The international community is exerting pressure on the Lebanese government to protect Syrian refugees and provide them with humanitarian assistance after the U.N. refugee agency said Monday that as many as 2,000 Syrians crossed into Lebanon over the last two days.
An Nahar daily said Tuesday that the international community has also asked Lebanese authorities not to hand over refugees to the Syrian regime if it asks for their repatriation because their lives could be under threat.
France has already informed Premier Najib Miqati that the protection of the refugees is a humanitarian duty and has expressed anger at Beirut for handing over some Syrian activists to the Damascus authorities that have been clamping down on protestors since March last year, the daily added.
Dana Suleiman of the U.N. refugee agency told Agence France Presse on Monday that there were conflicting reports about the status of the Syrians.
"Over the past two days we have heard that up to 2,000 Syrians have attempted to cross into Lebanon" in the area of Masharee al-Qaa in the eastern Bekaa Valley, she said.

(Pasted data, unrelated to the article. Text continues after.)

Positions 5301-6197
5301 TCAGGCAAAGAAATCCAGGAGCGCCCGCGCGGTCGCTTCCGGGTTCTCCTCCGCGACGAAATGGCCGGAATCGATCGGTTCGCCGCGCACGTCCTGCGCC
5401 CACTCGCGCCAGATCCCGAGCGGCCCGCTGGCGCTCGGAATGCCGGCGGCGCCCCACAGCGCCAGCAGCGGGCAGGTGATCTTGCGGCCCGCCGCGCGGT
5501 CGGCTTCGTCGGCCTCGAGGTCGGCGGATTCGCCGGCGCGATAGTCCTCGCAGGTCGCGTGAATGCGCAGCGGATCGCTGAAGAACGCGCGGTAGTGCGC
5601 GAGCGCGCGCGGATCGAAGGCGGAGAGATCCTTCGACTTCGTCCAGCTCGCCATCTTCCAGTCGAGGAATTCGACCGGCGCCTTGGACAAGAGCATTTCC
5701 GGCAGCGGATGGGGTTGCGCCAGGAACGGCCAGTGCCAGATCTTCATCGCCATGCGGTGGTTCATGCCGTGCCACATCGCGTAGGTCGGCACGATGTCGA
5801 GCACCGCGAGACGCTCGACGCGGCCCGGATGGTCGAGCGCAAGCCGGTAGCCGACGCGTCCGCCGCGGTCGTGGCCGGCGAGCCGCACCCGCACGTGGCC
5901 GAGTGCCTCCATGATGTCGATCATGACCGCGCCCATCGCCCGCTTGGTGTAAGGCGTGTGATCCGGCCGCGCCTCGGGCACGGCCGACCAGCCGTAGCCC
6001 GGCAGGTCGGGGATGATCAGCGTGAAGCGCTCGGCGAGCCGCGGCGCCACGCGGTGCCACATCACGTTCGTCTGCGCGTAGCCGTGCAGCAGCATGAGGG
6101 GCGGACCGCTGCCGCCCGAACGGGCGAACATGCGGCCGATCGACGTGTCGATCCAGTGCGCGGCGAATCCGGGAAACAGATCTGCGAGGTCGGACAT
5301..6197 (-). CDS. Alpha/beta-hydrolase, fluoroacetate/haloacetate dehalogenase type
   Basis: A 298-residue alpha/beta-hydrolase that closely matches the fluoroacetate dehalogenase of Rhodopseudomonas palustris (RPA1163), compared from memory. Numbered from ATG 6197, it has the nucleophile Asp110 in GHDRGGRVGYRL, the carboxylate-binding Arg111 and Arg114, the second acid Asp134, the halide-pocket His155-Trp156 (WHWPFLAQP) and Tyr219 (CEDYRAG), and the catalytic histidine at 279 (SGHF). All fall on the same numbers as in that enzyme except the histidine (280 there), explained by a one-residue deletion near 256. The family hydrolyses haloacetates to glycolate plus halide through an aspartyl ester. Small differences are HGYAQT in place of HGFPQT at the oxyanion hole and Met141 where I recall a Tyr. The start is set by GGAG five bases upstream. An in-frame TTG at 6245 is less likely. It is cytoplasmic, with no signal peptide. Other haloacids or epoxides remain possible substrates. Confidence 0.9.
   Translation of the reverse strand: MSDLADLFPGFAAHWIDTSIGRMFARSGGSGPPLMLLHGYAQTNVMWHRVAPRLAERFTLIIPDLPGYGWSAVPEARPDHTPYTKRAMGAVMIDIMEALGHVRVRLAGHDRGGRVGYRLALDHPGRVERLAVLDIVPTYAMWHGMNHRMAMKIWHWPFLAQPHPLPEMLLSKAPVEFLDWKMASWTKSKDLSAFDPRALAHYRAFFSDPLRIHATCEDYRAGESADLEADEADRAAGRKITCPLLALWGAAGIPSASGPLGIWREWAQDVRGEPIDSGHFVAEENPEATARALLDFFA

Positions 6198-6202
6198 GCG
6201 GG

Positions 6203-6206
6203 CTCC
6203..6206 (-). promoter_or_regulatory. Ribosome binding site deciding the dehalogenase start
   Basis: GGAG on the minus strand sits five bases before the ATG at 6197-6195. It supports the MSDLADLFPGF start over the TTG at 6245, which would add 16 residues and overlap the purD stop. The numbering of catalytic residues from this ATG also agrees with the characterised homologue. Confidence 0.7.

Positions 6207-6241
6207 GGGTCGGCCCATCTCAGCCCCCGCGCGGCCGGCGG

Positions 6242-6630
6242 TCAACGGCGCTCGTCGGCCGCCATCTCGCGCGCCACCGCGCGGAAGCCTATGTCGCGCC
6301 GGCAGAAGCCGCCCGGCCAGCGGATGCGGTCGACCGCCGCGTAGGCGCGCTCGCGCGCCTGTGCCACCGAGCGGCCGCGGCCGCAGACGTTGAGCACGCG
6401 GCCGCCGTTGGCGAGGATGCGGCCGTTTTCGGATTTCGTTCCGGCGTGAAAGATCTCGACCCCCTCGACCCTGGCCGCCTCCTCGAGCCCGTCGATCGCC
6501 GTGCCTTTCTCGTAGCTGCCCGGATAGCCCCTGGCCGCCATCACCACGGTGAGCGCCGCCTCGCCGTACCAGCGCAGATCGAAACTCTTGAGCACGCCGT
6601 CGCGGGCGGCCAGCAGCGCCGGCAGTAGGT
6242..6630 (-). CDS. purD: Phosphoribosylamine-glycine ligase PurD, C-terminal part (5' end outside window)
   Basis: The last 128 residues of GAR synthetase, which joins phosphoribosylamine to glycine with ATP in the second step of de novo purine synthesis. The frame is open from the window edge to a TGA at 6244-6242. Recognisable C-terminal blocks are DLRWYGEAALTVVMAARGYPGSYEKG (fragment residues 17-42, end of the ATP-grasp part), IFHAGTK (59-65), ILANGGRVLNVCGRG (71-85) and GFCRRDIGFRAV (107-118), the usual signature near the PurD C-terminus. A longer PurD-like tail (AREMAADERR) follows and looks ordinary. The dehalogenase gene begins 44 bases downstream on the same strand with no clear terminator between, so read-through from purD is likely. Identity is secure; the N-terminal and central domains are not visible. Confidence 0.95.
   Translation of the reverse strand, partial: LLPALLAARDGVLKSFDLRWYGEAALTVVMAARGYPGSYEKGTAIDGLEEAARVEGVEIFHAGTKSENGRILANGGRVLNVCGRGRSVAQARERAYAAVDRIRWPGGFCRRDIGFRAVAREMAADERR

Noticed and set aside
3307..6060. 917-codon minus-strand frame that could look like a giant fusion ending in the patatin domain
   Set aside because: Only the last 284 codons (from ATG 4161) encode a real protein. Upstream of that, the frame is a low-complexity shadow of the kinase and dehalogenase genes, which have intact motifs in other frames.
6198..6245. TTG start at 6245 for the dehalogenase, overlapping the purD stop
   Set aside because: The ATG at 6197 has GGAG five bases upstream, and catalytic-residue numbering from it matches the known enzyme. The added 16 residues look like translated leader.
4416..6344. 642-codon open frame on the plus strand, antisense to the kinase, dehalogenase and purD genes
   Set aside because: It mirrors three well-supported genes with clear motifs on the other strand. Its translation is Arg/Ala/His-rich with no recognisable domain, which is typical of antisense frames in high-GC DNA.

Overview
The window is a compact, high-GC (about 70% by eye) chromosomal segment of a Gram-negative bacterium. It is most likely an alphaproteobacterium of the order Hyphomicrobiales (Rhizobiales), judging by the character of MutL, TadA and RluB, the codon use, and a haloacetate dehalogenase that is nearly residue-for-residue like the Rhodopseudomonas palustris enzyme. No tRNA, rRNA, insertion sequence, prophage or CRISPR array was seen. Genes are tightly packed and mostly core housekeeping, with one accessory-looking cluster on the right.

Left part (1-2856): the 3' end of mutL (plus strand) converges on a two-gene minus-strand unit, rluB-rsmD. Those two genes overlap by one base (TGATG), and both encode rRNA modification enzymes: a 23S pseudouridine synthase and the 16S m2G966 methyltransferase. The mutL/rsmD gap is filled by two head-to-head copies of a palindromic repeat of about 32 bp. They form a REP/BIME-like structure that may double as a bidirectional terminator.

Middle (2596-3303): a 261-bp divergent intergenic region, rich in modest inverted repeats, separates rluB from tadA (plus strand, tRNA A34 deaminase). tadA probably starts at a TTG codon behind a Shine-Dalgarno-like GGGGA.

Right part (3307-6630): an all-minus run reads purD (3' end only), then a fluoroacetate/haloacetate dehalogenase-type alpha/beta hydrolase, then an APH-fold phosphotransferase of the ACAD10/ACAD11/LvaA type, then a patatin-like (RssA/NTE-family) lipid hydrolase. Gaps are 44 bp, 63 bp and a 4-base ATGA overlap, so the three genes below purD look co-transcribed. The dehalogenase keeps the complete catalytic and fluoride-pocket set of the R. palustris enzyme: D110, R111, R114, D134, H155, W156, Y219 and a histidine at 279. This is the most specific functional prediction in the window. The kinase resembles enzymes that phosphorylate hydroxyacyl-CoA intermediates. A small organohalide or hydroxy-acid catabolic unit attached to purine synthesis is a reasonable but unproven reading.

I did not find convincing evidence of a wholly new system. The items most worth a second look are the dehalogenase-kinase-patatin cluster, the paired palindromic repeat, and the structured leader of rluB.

"But there are conflicting reports as to whether the majority have returned," she added.
Social Affairs Minister Wael Abou Faour stressed on Monday that his ministry can’t take care of the refugees unless they move from the Bekaa to northern Lebanon because the cabinet hasn’t tasked it with providing assistance to them in the East.
A local official in the Bekaa said most of those who fled the fighting were from the Syrian towns of Qusayr and Zarraa, in Homs province.
Lebanese security officials say more than 10,000 Syrians are believed to be in the country but according to the U.N. High Commissioner for Refugees, 7,058 Syrians have registered in Lebanon as refugees.
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